The 5 books every marketer should read

Much of what I believe about marketing and what I think makes it great has come from books I’ve read. Lately I’ve found myself passing this list around when asked for recommendations on what other marketers should read, so I’m posting it here for posterity. Spoiler alert: none of these books are about marketing specifically.

Marketing is a conversation

The Cluetrain Manifesto is the one book I ask everyone on my team to read. The thing is, once you see markets as conversations and understand the substance required of your work to participate, you’re less likely to fall back on lowest common denominator tactics and jargon-laden copy. You’re also going to be more honest about the role of marketing given that the conversation doesn’t begin or end with you.

From the book:

“We have better things to do than worry about whether you’ll change in time to get our business. Business is only a part of our lives. It seems to be all of yours. Think about it: who needs whom?”

Marketing is storytellling

To be a marketer is to be a writer. Full stop. Bird By Bird features some of the best guidance on writing I’ve come across — well beyond the standard tips you read about copy, voice, and tone.

From the book:

“If something inside of you is real, we will probably find it interesting, and it will probably be universal. So you must risk placing real emotion at the center of your work. Write straight into the emotional center of things. Write toward vulnerability. Risk being unliked. Tell the truth as you understand it. If you’re a writer you have a moral obligation to do this. And it is a revolutionary act — truth is always subversive.”

This is how I push myself and the folks on my team to write.

Marketing is hospitality

Whether you’re creating campaigns, events, or content, the real task is how you make people feel. Need an example? How many words on your website do I have to read to understand what your product does? Hospitality as a way of marketing is making what you do clear and concise because you value my time. As technology and data push more marketers to only see people as cogs in their machine, Setting the Table is an important reminder that what matters most is the way you treat people.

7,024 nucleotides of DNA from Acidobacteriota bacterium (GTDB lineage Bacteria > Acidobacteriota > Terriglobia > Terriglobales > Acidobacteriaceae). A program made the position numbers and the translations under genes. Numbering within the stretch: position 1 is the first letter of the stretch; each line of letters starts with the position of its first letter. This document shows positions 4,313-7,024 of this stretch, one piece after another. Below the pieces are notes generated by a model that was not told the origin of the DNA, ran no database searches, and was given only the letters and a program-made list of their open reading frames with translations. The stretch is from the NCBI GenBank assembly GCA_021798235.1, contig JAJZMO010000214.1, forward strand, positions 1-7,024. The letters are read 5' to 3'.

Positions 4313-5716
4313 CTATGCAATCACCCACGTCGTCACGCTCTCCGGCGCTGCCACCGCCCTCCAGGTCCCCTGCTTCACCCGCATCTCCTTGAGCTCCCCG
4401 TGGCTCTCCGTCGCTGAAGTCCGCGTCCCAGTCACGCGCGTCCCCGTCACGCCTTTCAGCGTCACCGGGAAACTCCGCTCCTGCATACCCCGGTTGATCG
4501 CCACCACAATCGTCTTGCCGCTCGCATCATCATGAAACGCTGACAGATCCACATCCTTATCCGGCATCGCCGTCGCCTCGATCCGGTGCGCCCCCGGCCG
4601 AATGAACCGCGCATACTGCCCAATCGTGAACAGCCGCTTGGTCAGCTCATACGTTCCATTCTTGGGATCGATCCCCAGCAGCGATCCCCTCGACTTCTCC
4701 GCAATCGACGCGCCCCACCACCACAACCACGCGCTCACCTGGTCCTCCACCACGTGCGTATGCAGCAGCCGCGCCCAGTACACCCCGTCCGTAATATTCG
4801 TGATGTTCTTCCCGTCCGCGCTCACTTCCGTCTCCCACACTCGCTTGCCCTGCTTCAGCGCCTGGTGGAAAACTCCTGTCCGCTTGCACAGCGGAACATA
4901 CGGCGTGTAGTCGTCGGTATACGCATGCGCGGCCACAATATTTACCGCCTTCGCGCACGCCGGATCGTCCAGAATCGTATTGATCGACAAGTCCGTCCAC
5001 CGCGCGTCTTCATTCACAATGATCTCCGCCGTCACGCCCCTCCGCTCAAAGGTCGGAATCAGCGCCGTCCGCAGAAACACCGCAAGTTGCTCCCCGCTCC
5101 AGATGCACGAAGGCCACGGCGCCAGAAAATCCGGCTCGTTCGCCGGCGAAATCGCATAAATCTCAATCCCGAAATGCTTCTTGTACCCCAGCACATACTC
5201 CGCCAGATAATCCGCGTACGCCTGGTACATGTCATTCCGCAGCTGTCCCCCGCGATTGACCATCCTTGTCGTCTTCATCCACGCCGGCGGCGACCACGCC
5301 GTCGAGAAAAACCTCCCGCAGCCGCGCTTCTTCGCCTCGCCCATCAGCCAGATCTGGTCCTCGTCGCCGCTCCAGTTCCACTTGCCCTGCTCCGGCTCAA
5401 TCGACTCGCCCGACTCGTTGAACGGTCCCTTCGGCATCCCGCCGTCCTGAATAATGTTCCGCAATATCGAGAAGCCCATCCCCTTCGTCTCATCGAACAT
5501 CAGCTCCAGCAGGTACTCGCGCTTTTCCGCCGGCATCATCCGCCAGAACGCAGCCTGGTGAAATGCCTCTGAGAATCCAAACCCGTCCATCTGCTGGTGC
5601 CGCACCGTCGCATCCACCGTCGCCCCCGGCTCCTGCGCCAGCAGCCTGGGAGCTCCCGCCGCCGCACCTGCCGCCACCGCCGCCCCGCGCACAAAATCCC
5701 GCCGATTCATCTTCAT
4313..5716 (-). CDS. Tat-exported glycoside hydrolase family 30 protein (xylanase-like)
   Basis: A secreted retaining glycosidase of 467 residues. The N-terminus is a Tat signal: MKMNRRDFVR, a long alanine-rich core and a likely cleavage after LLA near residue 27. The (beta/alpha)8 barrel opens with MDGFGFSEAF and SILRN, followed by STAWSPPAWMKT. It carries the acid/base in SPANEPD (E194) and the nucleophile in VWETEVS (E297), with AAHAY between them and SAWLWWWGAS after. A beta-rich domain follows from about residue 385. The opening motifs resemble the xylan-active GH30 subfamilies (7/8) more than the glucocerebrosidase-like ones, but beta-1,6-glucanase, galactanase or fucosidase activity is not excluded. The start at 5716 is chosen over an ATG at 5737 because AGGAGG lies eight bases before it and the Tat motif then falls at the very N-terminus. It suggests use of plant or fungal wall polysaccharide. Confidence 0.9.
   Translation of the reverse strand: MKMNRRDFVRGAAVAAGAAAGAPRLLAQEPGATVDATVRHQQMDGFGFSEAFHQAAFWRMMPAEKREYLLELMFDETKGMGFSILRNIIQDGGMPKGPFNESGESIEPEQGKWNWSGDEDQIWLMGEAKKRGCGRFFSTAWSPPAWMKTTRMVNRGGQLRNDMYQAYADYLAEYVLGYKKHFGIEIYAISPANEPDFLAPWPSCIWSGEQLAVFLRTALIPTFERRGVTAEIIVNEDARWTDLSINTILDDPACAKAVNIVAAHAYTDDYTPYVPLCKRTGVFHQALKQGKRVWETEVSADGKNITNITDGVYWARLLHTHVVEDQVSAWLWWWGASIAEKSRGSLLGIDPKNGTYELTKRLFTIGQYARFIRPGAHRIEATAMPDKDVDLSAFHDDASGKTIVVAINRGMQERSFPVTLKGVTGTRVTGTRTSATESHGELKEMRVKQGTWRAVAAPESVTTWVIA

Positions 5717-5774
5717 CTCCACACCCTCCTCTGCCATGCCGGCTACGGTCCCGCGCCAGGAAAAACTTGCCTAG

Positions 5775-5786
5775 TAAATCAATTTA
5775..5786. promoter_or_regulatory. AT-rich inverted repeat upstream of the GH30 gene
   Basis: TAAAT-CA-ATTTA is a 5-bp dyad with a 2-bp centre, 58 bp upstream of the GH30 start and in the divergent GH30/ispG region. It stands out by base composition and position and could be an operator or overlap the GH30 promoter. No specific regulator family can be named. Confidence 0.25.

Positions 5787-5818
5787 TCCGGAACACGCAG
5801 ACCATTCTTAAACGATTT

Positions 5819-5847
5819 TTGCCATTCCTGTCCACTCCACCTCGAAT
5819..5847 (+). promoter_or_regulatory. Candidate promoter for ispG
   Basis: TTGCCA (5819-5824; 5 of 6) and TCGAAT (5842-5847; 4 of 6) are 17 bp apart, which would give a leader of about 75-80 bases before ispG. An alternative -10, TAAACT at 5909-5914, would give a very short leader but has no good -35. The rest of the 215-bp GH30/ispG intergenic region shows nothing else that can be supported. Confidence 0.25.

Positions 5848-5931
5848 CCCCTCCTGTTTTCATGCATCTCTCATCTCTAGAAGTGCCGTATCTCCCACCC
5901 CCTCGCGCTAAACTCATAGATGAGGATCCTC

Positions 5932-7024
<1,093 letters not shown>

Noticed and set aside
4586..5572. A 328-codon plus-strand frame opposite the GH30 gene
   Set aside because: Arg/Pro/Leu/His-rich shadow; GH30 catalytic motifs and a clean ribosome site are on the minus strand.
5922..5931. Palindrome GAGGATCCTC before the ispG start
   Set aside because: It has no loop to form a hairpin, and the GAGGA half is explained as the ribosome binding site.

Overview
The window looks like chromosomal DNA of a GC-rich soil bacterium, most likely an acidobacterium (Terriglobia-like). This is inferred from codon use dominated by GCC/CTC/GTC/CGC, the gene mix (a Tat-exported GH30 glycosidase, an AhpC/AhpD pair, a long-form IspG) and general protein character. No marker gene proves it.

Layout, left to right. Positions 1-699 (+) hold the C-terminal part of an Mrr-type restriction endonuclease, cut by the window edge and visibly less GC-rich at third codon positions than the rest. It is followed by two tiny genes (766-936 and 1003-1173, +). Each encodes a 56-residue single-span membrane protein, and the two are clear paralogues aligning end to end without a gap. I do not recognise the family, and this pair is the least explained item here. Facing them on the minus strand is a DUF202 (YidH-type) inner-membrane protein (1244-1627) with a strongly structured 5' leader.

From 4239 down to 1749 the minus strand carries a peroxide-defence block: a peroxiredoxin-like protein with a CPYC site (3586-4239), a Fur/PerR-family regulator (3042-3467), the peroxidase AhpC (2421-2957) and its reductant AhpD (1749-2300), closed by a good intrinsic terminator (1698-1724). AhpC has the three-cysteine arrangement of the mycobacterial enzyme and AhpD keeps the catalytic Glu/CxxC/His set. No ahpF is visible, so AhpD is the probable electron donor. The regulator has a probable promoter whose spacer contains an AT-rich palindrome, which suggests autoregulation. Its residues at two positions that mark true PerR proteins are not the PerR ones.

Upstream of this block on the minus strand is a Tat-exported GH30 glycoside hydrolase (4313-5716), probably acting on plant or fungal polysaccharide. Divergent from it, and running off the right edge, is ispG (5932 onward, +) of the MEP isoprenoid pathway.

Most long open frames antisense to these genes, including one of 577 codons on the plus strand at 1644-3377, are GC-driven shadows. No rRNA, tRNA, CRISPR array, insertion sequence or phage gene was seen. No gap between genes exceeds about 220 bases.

From the book:

“In the end, what’s most meaningful is creating positive, uplifting outcomes for human experiences and human relationships. Business, like life, is all about how you make people feel. It’s that simple, and it’s that hard.”

Marketing is pushing the edge

On the one hand, KLF: Chaos, Magic, Music, Money is a book about a British band who burned a million pounds, which is an amazing story. It’s also about what we believe as humans and how we view knowledge in terms of truth and utility. The work we do as marketers bumps up against these systems of belief, and we’re often trying to shape or expand what people hold to be true. Plus every marketer should know about Discordianism and Détournement. Trust me on this one.

From the book:

“Models are by definition smaller and simpler facsimiles of whatever it is they are trying to describe. The models are not ‘true’, but they do vary in usefulness depending on how accurate they are in different cultures and circumstances. Once this is recognised, we no longer attach our sense of personal identity to the models we use, and we lose our sense of resistance to swapping between different models when necessary.”

Marketing is moving faster

In a world where things are moving fast and multiple teams are coordinating on complex efforts, finding ways to establish shared orientation around a goal is key. John Boyd: The Fighter Pilot Who Changed The Art of War takes a look at how Boyd developed the OODA Loop — his decision making framework, which stands for Observe, Orient, Decide, and Act. If you’re not yet convinced that process is a competitive advantage for marketing (and many other things), this book will change your mind.

From the book:

“Thinking about operating at a quicker tempo — not just moving faster — than the adversary was a new concept in waging war. Generating a rapidly changing environment — that is, engaging in activity that is quick it is disorienting and appears uncertain or ambiguous to the enemy — inhibits the adversary’s ability to adapt and causes confusion and disorder that, in turn, causes an adversary to overreact or underreact. Boyd closed the briefing by saying the message is that whoever can handle the quickest rate of change is the one who survives.”